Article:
Wireless Electronic Implants Stop Staph, Then Harmlessly Dissolve

29 01 2015

Researchers at Tufts University, in collaboration with a team at the University of Illinois at Champaign-Urbana, have demonstrated a resorbable electronic implant that eliminated bacterial infection in mice by delivering heat to infected tissue when triggered by a remote wireless signal.  The silk and magnesium devices then harmlessly dissolved in the test animals. The technique had previously been demonstrated only in vitro. The research is published online in the Proceedings of the National Academy of Sciences Early Edition the week of November 24-28, 2014.

“This is an important demonstration step forward for the development of  on-demand medical devices that can be turned on remotely to perform a therapeutic function in a patient and then safely disappear after their use, requiring no retrieval,” said senior author Fiorenzo Omenetto, professor of biomedical engineering and Frank C. Doble professor at Tufts School of Engineering. “These wireless strategies could help manage post-surgical infection, for example, or pave the way for eventual ‘wi-fi’ drug delivery.”

Implantable medical devices typically use non-degradable materials that have limited operational lifetimes and must eventually be removed or replaced. The new wireless therapy devices are robust enough to survive mechanical handling during surgery but designed to harmlessly dissolve within minutes or weeks depending on how the silk protein was processed, noted the paper’s first author, Hu Tao, Ph.D., a former Tufts post-doctoral associate who is now on the faculty of the Shanghai Institute of Microsystem and Information Technology, Chinese Academy of Sciences.

Each fully dissolvable wireless heating device consisted of a serpentine resistor and a power-receiving coil made of magnesium deposited onto a silk protein layer. The magnesium heater was encapsulated in a silk “pocket” that protected the electronics and controlled its dissolution time.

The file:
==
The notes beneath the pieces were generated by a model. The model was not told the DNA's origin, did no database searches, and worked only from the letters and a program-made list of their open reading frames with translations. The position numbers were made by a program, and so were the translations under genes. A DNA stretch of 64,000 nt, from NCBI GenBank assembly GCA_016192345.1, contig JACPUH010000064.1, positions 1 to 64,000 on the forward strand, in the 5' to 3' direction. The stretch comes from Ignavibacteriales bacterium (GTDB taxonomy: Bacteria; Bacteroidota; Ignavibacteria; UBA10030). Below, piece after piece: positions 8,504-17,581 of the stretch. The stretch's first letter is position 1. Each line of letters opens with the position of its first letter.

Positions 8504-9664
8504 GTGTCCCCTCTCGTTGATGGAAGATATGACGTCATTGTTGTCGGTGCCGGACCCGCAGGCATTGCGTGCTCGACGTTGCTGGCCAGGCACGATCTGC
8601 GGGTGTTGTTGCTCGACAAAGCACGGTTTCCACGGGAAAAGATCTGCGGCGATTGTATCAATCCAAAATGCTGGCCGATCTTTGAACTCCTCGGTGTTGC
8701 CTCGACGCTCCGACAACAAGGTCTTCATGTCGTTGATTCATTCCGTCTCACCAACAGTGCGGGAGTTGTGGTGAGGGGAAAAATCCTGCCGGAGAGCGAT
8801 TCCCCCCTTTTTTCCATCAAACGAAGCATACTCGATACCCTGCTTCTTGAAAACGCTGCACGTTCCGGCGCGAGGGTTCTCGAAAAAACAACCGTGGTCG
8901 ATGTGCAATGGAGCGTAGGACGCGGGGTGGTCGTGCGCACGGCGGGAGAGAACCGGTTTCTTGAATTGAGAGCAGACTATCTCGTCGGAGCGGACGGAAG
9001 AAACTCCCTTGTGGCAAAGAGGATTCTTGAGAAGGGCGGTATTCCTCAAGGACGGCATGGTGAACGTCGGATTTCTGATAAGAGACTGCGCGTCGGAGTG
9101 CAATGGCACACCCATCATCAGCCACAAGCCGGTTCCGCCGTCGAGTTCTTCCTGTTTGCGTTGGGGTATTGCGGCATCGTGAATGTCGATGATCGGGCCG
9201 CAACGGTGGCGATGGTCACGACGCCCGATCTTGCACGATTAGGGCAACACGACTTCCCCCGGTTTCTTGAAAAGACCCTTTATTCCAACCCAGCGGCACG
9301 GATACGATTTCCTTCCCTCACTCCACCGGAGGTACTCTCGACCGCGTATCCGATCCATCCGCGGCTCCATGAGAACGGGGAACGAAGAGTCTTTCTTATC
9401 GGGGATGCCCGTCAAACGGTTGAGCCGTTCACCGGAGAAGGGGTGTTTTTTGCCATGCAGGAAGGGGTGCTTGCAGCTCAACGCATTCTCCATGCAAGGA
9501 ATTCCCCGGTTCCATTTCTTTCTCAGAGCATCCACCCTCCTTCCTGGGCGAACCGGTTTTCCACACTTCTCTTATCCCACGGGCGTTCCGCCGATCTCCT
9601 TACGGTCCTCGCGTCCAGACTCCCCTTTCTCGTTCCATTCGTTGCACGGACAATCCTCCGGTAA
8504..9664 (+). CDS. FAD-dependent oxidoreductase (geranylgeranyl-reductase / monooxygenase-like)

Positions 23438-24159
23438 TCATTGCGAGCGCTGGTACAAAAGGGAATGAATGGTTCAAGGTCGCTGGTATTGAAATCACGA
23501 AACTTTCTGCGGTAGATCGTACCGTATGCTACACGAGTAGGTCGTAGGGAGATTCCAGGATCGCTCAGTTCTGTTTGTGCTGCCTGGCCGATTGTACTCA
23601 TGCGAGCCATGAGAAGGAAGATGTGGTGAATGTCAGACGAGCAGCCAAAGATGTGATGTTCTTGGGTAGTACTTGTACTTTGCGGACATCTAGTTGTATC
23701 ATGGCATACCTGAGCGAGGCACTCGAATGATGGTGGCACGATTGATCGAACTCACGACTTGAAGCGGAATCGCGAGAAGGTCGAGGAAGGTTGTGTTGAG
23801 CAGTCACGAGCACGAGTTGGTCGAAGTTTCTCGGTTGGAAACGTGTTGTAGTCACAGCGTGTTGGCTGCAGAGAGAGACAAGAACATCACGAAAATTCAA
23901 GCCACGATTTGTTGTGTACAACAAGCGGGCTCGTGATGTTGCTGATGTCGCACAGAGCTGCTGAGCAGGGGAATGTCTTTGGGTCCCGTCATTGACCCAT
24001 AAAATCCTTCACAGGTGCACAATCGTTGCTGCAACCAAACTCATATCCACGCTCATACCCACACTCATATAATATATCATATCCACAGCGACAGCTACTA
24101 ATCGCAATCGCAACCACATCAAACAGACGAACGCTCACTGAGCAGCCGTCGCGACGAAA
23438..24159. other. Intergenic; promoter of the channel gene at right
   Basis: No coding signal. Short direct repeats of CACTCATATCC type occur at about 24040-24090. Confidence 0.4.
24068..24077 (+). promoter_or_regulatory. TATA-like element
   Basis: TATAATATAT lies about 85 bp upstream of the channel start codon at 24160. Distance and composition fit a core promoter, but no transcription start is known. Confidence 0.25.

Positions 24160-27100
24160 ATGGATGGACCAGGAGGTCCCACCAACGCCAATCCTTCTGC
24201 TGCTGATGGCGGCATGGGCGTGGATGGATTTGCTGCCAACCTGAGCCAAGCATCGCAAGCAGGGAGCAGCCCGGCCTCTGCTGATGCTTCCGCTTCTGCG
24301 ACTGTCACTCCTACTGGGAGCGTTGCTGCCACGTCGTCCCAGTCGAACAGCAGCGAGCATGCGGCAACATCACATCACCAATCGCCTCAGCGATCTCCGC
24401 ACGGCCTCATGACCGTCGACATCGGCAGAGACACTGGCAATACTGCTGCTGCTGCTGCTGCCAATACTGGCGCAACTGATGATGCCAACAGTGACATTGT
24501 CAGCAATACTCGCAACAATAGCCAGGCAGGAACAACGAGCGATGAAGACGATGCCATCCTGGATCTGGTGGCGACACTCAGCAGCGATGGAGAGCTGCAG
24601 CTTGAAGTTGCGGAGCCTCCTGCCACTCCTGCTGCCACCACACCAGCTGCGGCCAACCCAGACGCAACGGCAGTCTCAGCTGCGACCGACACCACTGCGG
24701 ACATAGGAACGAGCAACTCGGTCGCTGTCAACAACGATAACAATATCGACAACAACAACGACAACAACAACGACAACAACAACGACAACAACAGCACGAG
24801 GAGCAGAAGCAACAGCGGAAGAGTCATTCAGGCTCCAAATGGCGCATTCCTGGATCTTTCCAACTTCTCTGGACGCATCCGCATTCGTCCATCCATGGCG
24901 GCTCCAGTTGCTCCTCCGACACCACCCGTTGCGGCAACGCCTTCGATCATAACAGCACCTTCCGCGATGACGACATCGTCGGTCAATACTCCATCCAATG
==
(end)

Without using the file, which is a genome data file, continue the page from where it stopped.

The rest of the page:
Devices were implanted in vivo in S. aureus infected tissue and activated by a wireless transmitter for two sets of 10-minute heat treatments. Tissue collected from the mice 24 hours after treatment showed no sign of infection, and surrounding tissues were found to be normal. Devices completely dissolved after 15 days, and magnesium levels at the implant site and surrounding areas were comparable to levels typically found in the body.

The researchers also conducted in vitro experiments in which similar remotely controlled devices released the antibiotic ampicillin to kill E. coli and S. aureus bacteria. The wireless activation of the devices was found to enhance antibiotic release without reducing antibiotic activity.

Omenetto holds an adjunct appointment in the Department of Physics in the School of Arts and Sciences at Tufts as well as appointments in the Departments of Biomedical Engineering and Chemical and Biological Engineering in the School of Engineering.

In addition to Omenetto and Tao, authors on the paper were co-first author Suk-Won Hwang, formerly of the Department of Materials Science and Engineering, Beckman Institute for Advanced Science and Technology, and Frederick Seitz Materials Research Laboratory, University of Illinois at Urbana-Champaign, and now at KU-KIST Graduate School of Converging Science and Technology, Korea University; Benedetto Marelli, Bo An, Jodie E. Moreau, Miaomiao Yang, and Mark A. Brenckle, Department of Biomedical Engineering, Tufts University; Stanley Kim, Department of Materials Science and Engineering, Beckman Institute for Advanced Science and Technology, and Frederick Seitz Materials Research Laboratory, University of Illinois at Urbana-Champaign; David L. Kaplan, Department of Biomedical Engineering and Department of Chemical and Biomedical Engineering, Tufts University; and co-corresponding author John A. Rogers, Department of Materials Science and Engineering, Beckman Institute for Advanced Science and Technology, Frederick Seitz Materials Research Laboratory, Department of Chemistry, and Department of Electrical and Computer Engineering, University of Illinois at Urbana-Champaign.